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BookBrowse Reviews The Revisioners by Margaret Wilkerson Sexton

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The Revisioners

by Margaret Wilkerson Sexton

The Revisioners by Margaret Wilkerson Sexton X
The Revisioners by Margaret Wilkerson Sexton
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  • First Published:
    Nov 2019, 288 pages

    Paperback:
    Aug 2020, 288 pages

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Book Reviewed by:
Lisa Butts
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Three generations of women from the Jackson family experience racism, motherhood and a mystical connection that unites them across centuries of time.

The chapters of Margaret Wilkerson Sexton's second novel, The Revisioners, alternate between three timelines. In present-day Louisiana, 34-year-old Ava Jackson and her 12-year-old son King move in with Ava's wealthy grandmother, Martha, who is suffering from health problems and needs help around the house. Ava is mixed race, and Martha is the mother of her (largely absent) white father. Ava hopes this arrangement will allow her to save up enough money to buy her own home, but her Black mother Gladys tells her she shouldn't trust Martha. Gladys feels Martha was cold to her throughout her marriage to Ava's dad, and she believes her disfavor was racially motivated. Meanwhile, in 1924, Ava's great-great-great grandmother Josephine has worked her way up in life; born a slave she later became a sharecropper and now owns her own farm, which is managed by her son Major. A white couple moves in next door and Josephine grows close with the woman, Charlotte. But when Major and Charlotte's husband Vern get into a dispute over their property line, this tenuous relationship is upended and violence threatens Josephine's quiet life. In a third timeline, set in 1855, Josephine is escaping from the plantation she grew up on as a child.

Ava and Josephine are first-person narrators, but the reader also gets a good sense of Gladys as a person through Ava's memories and interactions with her. When Gladys tells Ava she can see and even speak to Josephine in her mind, Ava believes it because she recalls her mother making things happen by the sheer force of her will in the past. As the novel unfolds, it becomes clear that Josephine, Ava, and Gladys are all connected spiritually, as they find themselves able to communicate with one another through time. (The women in this family share a talent for hoodoo.)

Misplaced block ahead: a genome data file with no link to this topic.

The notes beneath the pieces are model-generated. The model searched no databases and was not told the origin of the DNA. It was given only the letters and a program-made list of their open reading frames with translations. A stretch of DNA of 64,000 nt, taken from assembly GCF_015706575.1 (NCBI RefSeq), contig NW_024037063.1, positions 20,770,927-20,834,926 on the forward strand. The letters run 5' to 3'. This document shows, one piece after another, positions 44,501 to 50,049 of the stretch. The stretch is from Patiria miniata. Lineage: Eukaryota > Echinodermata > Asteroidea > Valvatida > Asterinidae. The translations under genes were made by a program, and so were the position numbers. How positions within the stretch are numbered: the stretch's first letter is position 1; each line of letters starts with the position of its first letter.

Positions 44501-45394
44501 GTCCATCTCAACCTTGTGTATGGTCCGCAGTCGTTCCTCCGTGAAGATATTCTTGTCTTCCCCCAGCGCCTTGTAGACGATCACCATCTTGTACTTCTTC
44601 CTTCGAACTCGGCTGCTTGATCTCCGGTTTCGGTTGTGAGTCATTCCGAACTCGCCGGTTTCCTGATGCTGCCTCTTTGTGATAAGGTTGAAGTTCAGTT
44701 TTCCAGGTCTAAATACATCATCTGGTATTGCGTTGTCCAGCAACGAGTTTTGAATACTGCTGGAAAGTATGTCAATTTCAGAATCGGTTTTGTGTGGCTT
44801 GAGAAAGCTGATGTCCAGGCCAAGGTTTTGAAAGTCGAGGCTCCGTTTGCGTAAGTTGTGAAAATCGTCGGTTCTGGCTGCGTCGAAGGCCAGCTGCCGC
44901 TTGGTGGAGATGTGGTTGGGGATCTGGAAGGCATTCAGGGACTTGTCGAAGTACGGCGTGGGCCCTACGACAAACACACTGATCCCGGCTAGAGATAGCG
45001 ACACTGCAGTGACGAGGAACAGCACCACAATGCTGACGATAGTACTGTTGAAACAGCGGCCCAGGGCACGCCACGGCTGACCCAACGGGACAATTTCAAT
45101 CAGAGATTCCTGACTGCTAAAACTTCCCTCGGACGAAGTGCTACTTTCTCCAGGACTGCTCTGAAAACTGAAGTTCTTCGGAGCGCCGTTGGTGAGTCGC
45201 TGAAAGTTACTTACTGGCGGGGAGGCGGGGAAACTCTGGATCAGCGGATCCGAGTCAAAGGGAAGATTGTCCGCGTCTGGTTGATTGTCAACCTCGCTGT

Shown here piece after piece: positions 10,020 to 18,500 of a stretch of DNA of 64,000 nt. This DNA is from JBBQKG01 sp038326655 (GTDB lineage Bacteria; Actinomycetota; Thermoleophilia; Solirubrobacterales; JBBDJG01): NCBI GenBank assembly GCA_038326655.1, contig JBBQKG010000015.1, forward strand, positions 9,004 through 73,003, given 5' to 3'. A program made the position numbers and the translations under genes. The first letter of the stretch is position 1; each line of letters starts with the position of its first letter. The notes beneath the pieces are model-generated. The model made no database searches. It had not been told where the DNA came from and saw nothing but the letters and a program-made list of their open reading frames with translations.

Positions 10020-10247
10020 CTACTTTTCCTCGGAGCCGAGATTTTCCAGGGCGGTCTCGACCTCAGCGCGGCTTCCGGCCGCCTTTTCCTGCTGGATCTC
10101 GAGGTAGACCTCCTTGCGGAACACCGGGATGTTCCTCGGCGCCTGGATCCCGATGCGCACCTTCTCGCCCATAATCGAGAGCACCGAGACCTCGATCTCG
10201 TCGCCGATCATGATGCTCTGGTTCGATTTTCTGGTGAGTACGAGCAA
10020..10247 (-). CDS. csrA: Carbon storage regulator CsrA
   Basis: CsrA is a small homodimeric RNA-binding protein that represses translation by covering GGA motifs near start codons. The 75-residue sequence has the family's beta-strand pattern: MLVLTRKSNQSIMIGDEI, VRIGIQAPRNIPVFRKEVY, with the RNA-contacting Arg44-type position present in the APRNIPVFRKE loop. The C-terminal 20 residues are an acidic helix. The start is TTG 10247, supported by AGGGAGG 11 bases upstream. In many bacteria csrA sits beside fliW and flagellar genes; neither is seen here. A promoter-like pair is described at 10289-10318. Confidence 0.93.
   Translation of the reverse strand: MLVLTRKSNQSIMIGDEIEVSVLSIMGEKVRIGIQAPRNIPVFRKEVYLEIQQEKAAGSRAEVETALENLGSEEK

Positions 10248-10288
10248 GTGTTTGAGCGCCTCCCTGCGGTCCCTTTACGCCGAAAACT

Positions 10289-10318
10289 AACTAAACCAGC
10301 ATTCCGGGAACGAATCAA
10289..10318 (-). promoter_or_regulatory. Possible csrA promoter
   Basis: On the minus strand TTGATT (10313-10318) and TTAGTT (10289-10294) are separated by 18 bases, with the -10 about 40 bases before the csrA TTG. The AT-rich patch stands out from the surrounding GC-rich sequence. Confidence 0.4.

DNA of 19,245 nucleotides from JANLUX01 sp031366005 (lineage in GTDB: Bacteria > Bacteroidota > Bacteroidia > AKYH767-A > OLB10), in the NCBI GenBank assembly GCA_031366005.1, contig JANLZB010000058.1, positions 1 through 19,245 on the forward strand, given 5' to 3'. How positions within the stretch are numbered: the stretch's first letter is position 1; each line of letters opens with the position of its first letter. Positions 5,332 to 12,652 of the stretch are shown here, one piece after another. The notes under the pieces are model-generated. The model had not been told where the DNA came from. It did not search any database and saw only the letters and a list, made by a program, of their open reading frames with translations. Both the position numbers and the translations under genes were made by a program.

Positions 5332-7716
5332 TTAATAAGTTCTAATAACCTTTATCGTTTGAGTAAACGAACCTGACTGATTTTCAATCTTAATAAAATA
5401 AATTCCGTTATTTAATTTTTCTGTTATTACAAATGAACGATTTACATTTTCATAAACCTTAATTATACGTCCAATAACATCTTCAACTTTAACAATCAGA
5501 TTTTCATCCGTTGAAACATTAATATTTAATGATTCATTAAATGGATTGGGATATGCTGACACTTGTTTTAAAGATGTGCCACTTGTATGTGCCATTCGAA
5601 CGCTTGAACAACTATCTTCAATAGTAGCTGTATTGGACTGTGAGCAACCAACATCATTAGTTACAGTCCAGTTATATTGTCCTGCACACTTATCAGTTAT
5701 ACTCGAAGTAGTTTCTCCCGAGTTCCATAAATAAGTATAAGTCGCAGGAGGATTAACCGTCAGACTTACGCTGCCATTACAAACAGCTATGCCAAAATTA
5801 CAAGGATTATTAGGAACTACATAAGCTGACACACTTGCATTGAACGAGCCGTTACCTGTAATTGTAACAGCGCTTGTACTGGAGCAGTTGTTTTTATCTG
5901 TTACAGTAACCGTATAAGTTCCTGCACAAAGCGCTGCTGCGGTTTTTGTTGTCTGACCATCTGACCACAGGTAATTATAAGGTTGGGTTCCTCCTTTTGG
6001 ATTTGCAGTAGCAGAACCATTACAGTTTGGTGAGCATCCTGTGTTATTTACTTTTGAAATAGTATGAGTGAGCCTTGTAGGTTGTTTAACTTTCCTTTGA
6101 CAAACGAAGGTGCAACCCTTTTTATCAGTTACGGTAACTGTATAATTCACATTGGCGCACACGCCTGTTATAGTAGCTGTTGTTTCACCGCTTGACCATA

The three timelines allow the author to explore how race relations in the United States have changed and stayed the same across centuries. Josephine must contend with overt persecution—slavery and racial violence—whereas Ava faces more subtle bigotry, such as Martha's treatment of her as though she were a member of her household staff rather than her granddaughter. Conversely both Josephine and Ava worry about how their sons will fare in a world where white is the standard and Black men are viewed with suspicion or outright contempt. Josephine pleads with Major to be deferential to white people, but he strains against this societal expectation. As a reader, one wants to tell Major to listen to his mother for his own safety, but at the same time, when he sighs with frustration that the world "won't let [him] feel like a man," it is heartrending. He's a son, a husband, a good father, and a successful manager of the family farm, but in Louisiana in 1924, he is nobody to white America.

Meanwhile, Josephine's relationship with her neighbor Charlotte mirrors Ava's with Martha, as both Jackson women take on a nurturing role; Josephine is almost a surrogate mother to Charlotte, and Ava is a caregiver to her ailing grandmother. They are both warned by the other Black women in their lives to proceed in these relationships with caution, and these warnings prove prescient—both have their kindnesses betrayed. Sexton does not demonize her white characters, or damn them on account of their skin color alone, but she cleverly draws a thread through history that shows how blatant and violent racism has evolved (in many cases) into a subtler but no less pernicious variation. This is expertly captured in one scene, where Ava sits in on one of Martha's book club meetings. The group is discussing a book about desegregation in schools, and one of Martha's friends asks why the author focused on outspoken segregationists who shouted at Black students trying to integrate, when surely there were plenty of people who approved of the change. "In another house, in another moment," Eva thinks, "I might go down there...I might whisper to them that I have a suspicion some of them would be on the sidelines barking at those little girls on their way to school."

The novel's final plot twist might strain credibility, but it works, effectively providing one more link in the chain of connection among the novel's principal characters. Sexton's deft plotting structure creates one of the best, most layered family sagas in recent memory. She skillfully demonstrates how the past informs the present, and how we are all the sum of not just our own personal choices but also the intricate webs of our family histories. Perhaps most importantly, this is all conveyed effortlessly and subtly through a fascinating story with complex and engaging characters. The metaphysical connections between Josephine, Gladys and Ava are creatively drawn and beautifully rendered, and these relationships elevate the novel to truly impressive heights.

Reviewed by Lisa Butts

This review was originally published in The BookBrowse Review in January 2020, and has been updated for the September 2020 edition. Click here to go to this issue.

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